Tuesday, June 08, 2010, 06:00 pm
Inside iPhone 4: FaceTime video calling
Why FaceTime is WiFi only
What FaceTime does on the iPhone is make video chat easy to initiate and use over the Internet, in high quality. In addition to running into the same problems with trying to get video chat to work across NAT boundaries, getting FaceTime to work on the less reliable, limited bandwidth of 3G mobile networks would be too high of a barrier, mainly because mobile networks are currently still vastly expensive to use.
Existing video chat phones that work over 3G networks typically charge between .50 and a dollar per minute, which is not going to fly in mass adoption. Additionally, video calls are certainly not going to work on Apple's home state AT&T network, which is having enough difficulty placing phone calls.
For now, the iPhone's new FaceTime feature is limited to WiFi, with the suggestion that this will change sometime after 2010 and the carriers warm up to the idea and dramatically enhance their coverage while lowering their prices.
However, most people who want to place video calls will be able to access WiFi at their home or office, making the limitation less of an issue. It's also interesting that Apple is pioneering video chat as a VoIP application rather than tethering the service to mobile carriers. That positions the iPhone (and the iPod touch) as potential devices to challenge the voice-centric nature of today's mobile networks. As next generation LTE mobile networks emerge, their IP-based connectivity will likely shift mobile networks from telephony to simply being wide area, broadband data providers.
Apple similarly pushed Internet email on the iPhone in preference to SMS and MMS mobile standards, which continue to charge archaic per message fees wildly out of proportion to the actual amount of data they deliver.
What about Skype and Fring?
The iPhone (and the Mac desktop) already support video calls via Skype. Apple even added support for Skype to run in the background on iOS 4 and enabled Skype to run over the 3G network in addition to WiFi. So why is Apple introducing its own Skype competitor, and one that doesn't work over 3G?
For starters, Apple wanted a video calling app deeply integrated with iPhone 4 features, making full use of both cameras, being uncluttered and "one touch simple," and highly optimized to deliver great picture quality. It also wants to push open standards. Unlike iChat AV and FaceTime, Skype is not open standards-based. It uses an entirely closed, proprietary protocol owned by Skype.
Officially sanctioned client apps that Skype approves for use on its network are closed source. Skype solves the NAT problem and addresses message encryption security in an entirely opaque way. It essentially does not trust the router and uses its own mechanisms for getting through the network.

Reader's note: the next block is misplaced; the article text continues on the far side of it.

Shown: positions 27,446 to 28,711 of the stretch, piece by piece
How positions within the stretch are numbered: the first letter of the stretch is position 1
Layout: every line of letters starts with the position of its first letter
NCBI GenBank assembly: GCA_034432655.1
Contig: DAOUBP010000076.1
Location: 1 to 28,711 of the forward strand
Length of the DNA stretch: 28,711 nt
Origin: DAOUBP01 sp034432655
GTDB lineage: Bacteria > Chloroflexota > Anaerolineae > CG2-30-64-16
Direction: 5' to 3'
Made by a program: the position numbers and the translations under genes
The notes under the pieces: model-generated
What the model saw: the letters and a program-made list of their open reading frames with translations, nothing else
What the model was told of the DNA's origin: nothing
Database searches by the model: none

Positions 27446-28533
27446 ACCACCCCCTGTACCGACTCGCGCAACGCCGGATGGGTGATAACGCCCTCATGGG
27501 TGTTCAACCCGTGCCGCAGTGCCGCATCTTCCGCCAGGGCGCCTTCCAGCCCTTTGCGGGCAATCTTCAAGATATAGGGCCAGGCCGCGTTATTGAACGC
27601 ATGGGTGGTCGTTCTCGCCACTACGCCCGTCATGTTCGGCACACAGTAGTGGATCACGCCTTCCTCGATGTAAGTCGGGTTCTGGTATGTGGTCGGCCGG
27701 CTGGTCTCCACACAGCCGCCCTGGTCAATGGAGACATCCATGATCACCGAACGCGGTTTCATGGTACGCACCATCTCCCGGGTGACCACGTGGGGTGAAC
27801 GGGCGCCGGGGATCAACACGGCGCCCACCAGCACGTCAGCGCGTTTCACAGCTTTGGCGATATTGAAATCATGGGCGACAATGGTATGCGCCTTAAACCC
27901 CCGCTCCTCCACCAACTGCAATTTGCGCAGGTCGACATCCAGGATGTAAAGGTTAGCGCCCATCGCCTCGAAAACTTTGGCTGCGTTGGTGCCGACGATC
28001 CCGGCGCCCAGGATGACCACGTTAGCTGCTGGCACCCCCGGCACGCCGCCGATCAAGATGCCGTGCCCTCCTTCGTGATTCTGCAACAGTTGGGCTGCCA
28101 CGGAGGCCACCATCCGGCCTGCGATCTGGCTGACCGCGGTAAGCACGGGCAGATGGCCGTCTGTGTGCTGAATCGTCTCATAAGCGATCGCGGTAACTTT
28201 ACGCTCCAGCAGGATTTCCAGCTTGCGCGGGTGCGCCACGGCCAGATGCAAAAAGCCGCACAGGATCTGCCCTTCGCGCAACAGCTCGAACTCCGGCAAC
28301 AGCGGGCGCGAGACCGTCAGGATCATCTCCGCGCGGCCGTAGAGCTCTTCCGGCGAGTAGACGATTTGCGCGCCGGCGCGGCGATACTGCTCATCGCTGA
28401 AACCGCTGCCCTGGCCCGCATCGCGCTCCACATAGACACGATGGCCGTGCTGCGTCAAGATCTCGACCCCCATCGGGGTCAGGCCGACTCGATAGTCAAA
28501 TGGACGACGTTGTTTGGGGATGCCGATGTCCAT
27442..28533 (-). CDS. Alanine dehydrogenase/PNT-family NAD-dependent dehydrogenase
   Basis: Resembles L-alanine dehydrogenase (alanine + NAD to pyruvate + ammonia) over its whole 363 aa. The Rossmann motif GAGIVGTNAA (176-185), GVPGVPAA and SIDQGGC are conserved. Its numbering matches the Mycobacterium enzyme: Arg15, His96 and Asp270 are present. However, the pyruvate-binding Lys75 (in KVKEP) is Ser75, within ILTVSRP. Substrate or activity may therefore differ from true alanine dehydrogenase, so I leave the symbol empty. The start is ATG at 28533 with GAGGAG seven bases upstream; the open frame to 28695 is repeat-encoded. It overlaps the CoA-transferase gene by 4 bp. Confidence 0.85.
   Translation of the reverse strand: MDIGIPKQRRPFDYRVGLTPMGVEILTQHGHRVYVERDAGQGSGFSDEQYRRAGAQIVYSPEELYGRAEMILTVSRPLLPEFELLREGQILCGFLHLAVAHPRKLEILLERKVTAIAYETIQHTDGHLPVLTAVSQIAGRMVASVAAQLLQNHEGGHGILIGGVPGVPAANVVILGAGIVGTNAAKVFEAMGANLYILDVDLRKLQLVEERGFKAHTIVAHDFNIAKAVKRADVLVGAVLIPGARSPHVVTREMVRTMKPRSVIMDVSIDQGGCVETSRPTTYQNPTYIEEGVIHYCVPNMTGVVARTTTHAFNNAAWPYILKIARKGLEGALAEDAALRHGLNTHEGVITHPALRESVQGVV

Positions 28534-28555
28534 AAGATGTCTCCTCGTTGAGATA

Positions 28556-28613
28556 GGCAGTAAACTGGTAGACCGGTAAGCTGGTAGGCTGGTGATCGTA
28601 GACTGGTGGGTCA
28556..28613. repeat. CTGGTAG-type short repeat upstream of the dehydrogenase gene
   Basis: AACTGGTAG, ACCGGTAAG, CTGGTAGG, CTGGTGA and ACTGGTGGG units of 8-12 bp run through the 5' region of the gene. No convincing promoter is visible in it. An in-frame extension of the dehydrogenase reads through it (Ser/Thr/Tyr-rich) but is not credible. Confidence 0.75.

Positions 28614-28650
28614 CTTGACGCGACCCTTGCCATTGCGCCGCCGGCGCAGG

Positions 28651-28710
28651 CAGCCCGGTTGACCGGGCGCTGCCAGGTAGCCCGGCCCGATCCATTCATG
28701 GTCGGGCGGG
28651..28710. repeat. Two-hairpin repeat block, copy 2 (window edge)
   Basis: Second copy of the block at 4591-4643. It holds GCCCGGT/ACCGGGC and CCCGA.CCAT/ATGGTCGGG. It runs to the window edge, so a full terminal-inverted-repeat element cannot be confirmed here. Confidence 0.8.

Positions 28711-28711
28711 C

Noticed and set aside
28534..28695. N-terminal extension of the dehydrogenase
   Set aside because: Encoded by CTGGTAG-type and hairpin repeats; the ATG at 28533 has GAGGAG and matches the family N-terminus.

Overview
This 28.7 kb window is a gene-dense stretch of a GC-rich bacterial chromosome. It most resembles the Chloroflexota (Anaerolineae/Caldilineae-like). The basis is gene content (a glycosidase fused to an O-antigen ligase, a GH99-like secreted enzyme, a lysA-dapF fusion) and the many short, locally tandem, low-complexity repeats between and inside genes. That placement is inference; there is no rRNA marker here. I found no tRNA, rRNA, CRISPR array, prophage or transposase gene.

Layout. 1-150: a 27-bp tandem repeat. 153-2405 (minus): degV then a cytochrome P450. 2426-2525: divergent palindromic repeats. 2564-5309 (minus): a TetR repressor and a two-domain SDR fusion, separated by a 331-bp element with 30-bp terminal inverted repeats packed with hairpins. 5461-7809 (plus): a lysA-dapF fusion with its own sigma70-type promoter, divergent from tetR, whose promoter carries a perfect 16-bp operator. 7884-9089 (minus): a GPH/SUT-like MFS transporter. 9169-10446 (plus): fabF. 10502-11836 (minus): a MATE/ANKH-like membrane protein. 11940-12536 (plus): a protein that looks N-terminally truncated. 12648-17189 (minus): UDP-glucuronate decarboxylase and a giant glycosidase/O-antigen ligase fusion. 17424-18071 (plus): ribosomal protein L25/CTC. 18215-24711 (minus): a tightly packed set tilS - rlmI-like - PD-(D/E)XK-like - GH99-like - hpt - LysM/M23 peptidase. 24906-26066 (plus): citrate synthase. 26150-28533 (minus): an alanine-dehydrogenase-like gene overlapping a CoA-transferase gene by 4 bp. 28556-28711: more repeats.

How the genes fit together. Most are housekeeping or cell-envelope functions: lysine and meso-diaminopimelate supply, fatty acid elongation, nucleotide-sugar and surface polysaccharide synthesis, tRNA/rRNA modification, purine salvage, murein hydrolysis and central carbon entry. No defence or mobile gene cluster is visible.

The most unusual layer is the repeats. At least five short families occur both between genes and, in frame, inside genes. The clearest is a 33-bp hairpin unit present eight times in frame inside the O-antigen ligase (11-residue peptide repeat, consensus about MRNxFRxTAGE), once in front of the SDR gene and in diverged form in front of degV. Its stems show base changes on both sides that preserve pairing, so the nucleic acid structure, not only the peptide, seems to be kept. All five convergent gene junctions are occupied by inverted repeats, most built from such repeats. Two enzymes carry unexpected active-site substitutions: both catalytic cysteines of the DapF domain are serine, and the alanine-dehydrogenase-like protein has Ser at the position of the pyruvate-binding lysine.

It claims to use an entirely decentralized system of connected users in a peer to peer network that shares the load between users, rather than being a point to point system like iChat, where a user calls another user to initiate a session. But none of this technology is open to peer review for security vetting nor openly implementable by others.
That makes Apple's alternative to Skype, both on the desktop with iChat and on iPhone 4 with FaceTime, a strategy much like its positioning of open MP3/AAC audio against Microsoft's proprietary Windows Media Audio, or its support for H.264 over WMV, or its support for HTML5 over Adobe Flash for interactive content. In every case, Apple was working to build open interoperability over creating dependance upon a closed standard pushed by one vendor.
Customers who don't understand this saw these strategies as "an attack" on Microsoft or Adobe or Skype, but these efforts actually work to open up markets and enabled Apple and other companies to both compete and collaborate.
The difference with Skype is that, unlike WMA/WMV or Flash, Apple isn't blocking Skype on iPhone 4 or the iOS. Skype isn't a direct competitor pushing its own hardware; Skype provides a product that addresses issues that FaceTime does not (support for earlier phones and 3G calls); and Skype is both already finished and functional and entrenched as a player in the mobile market.
Other iPhone VoIP apps, such as Fring, support both Skype's proprietary protocol and can support alternative open network protocols such as SIP. That makes it likely that Fring or other companies could actually create multiple-network VoIP apps that support both Skype and the standards-based FaceTime.
On Topic: iPhone
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